For me, the hardest part of both parenting and homeschooling is the almost constant SERVICE OF OTHERS. Guess what, though, we are all called to service, no matter where God places us. I just don’t have the spirit of service, and I pray for that to increase.
    You are not a superhero, but you are a saint in the making, and the struggle to do what is asked of you is part of the path to sanctity. I really don’t believe that all Mother Theresa felt like doing all day was cleaning up sick people, there must have been times, at least early on, when she longed to pitch it all for a few hours and go get a pedicure, but she pushed through, and her love for Jesus and those she served was always increasing.

  • awolmommy

    MA, you are so encouraging, and yet real at the same time. I am going to call your landline a lot when I am back on that side of the Atlantic and you are going to talk me down from whatever selfish tangent I am on. Thank you for these words.

  • awolmommy

    Red, I am glad my life dilemma amuses you.

  • awolmommy

    Karen, GREAT article, thanks for the link.

  • Katie

    Thanks for your honesty! Parenthood is hard and I think we all question ourselves–I love it when people are honest about it though. It’s good for every other mom to know they are not alone in the tough times.

  • JMB

    Do you have to continue to homeschool back in the states? I think that you should derive some sort of joy out of what you do on a day to day basis. Maybe the Holy Spirit is gently guiding you to a different path? I don’t like to get into these “the Holy Spirit ” arguments because sometimes they lead to “whatever I want to do God wants me to do” type scenarios, however, I’m not sure that God would want you to be miserable in your day to day life and perhaps your children might need a mom who is happy and fulfilled rather than sad and mad. I recently read a nice little book about this called “God Wants you Happy” by Fr. Jonathan Morris.

  • awolmommy

    JMB, I will definitely check out the title, but I also want to clarify that I am not at all miserable while homeschooling, I like the personal touch I can put on things. I like getting to film Barbies acting like Romans. Truly, the frustrating thoughts are the opportunity cost ones, like, if my kids went to school then I could x. That is why I am pretty sure that it is more of a Maryalice- diagnosed problem of immaturity. I know I am a goodish homeschool teacher if I could just accept that that means I have to find other times to workout, or write letters or read or even prepare lovely dinners. Because what could be more important than their education? When we move back to the States I would like to have the freedom to live in a somewhat rural spot so we can have land, which will probably make us choose homeschooling again. So I have to adjust!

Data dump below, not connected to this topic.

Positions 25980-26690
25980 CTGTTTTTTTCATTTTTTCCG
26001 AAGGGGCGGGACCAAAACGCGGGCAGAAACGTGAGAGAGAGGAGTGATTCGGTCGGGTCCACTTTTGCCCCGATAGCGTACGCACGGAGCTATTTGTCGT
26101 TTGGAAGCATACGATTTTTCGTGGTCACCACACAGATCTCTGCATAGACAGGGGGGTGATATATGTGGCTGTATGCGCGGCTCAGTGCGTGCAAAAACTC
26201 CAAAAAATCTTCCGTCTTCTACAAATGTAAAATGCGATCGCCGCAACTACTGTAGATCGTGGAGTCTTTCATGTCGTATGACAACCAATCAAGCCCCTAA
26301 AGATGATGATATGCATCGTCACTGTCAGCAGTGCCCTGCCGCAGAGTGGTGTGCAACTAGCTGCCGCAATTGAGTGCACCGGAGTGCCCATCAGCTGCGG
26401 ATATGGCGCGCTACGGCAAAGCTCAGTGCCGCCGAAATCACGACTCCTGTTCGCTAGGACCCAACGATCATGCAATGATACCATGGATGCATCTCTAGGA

• The time stuff will open up a bit, too. You can go for a run while your older kids are in activities, even if you are pushing one or two in a jogging stroller, and we routinely get to sit around on the weekends and read the paper now that we have kids who can also read or play quietly on their own. An enclosed backyard helps a ton, too. I also try to remember that if my kids went to school I would still have my toddlers, so I wouldn’t be all that free, and if I didn’t have toddlers I would work, at least part time. But really, the time will come for more choice. My parents are taking wonderful trips now, after so many years of camping vacations and Disney! You have it particularly tough because you are so far from family or any sort of support network. A rural homeschooling life is totally awesome, though, so look forward to that, too. What is the timeline for coming back?

  • Karen

    You’re welcome! I honestly wish the writer would adopt me as another daughter. She is so wise. 🙂

  • So since I study and research vocation for a living, I have to chime in here! 🙂 In the years since I’ve been working on this theological concept, I’ve come to realize how many misconceptions there can be around the concept of God’s calling. One is that vocation should “feel good” (or right, etc.), that it should “fit.” But when we look to Scripture, we see lots of people called by God to be or act or do in ways that are very contrary to their gifts, skills, talents, even desires. Sometimes this may mean that we’re called to grow in faith – that it’s a question of immaturity, as you say. But other times it’s a matter of reframing our understanding of vocation. God can call us TO something (e.g. motherhood), but God can also call us IN something. For example, many people I’ve worked with talk about experiences of suffering or illness like this: “I don’t think God wanted me to be sick, or to lose my child, or to have my marriage fall apart, but now I can see how God was with me through that time.” I think more everyday experiences – parenting being a perfect example – can also apply in this way. God calls me WITHIN situations, even if I don’t feel that my gifts have called me TO that vocation. Does that make sense?